The Stygobromus allegheniensis is full of mysteries. Found in caves throughout the northeastern United States, the tiny shrimp has no eyes but is still able to detect light. It’s rarely found in extremely cold locales, and yet it has evolved with the ability to survive being frozen in a solid block of ice.
New Scientist reports that S. allegheniensis are usually found in limestone caves, which maintain a relatively stable temperature throughout the year. As such, cave biologist Luis Espinasa was surprised when he stumbled upon the tiny shrimp in the ice caves of Shawangunk Ridge in the mid-Hudson Valley region of New York during a hiking trip years ago. Intrigued by the strange crustacean, Espinasa wondered how it could survive in the freezing caves, whose walls and floors are often covered in solid ice during the winter.
“Cave dwellers are typically not adapted to freezing,” Espinasa told New Scientist. And yet, the shrimp seemed to thrive in the Shawangunk caves.
Espinasa began studying the creatures, testing their reactions to freezing temperatures. He found they could survive being frozen in solid ice, both at the caves and in the lab, for several hours (his research was published in the journal Subterranean Biology). He hypothesizes that the shrimp can likely survive in ice for much longer durations when their bodies are given time to acclimate, as in natural conditions. Espinasa believes the shrimp may be able to more effectively prepare themselves by filling their bodies with the chemicals needed to keep their cells from turning to ice.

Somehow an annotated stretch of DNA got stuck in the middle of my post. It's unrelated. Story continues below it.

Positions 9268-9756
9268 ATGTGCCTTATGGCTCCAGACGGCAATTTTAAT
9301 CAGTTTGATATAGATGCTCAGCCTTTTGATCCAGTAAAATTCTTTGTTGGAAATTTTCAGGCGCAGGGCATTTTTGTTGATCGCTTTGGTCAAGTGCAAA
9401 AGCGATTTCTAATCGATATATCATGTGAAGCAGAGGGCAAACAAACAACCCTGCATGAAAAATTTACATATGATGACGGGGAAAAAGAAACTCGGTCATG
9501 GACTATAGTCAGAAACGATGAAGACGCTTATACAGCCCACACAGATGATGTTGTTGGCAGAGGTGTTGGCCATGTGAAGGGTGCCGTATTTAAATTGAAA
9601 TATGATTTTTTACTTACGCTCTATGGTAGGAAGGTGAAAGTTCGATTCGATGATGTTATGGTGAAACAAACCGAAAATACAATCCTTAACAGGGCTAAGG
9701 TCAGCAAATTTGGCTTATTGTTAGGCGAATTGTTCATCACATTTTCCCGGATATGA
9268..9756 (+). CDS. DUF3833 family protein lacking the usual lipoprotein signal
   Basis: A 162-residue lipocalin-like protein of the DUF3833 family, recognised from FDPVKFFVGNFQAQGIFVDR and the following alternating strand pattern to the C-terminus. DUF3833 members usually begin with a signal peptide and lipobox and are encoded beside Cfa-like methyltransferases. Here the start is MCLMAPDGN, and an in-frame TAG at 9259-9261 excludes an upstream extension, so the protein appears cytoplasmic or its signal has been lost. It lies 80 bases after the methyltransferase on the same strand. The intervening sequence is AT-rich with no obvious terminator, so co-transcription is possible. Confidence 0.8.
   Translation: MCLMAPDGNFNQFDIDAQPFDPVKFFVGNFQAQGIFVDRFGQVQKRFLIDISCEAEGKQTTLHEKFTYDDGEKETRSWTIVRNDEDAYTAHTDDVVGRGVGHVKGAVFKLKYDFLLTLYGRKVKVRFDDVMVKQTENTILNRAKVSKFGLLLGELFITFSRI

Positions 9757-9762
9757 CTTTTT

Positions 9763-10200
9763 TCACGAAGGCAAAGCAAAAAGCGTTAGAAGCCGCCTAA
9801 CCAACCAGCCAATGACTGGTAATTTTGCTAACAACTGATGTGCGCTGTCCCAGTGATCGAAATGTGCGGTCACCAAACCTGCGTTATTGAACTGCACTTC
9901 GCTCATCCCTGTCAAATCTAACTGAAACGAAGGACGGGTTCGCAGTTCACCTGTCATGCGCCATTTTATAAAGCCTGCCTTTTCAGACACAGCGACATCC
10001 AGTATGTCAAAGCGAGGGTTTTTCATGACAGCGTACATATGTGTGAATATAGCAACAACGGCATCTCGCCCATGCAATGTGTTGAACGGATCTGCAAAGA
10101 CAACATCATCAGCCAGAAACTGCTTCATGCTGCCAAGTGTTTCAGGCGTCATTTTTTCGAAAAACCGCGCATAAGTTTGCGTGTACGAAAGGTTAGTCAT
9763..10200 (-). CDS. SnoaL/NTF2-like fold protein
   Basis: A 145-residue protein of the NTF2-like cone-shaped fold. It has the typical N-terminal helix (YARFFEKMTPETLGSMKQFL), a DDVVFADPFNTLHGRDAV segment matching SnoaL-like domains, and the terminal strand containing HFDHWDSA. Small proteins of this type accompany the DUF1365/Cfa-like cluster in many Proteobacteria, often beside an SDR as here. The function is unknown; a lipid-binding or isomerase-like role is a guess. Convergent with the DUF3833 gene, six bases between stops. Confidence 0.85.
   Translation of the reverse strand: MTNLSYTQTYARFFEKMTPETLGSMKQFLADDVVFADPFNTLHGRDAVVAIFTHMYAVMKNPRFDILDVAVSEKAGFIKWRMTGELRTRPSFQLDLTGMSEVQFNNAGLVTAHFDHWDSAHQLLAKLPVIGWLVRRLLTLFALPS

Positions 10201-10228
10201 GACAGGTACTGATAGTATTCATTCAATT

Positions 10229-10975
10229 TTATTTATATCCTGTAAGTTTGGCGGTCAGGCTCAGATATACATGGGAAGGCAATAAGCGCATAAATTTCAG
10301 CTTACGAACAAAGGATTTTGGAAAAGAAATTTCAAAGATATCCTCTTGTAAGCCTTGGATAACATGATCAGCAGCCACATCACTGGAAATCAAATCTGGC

More research is needed to determine exactly how the shrimp manage to survive, but it's clear they’re impressively tough little creatures. Check out the video above to see S. allegheniensis get frozen in a block of ice, and emerge unscathed, like a tiny crustacean David Blaine.
[h/t New Scientist]
Banner image credit: Jordi Espinasa, YouTube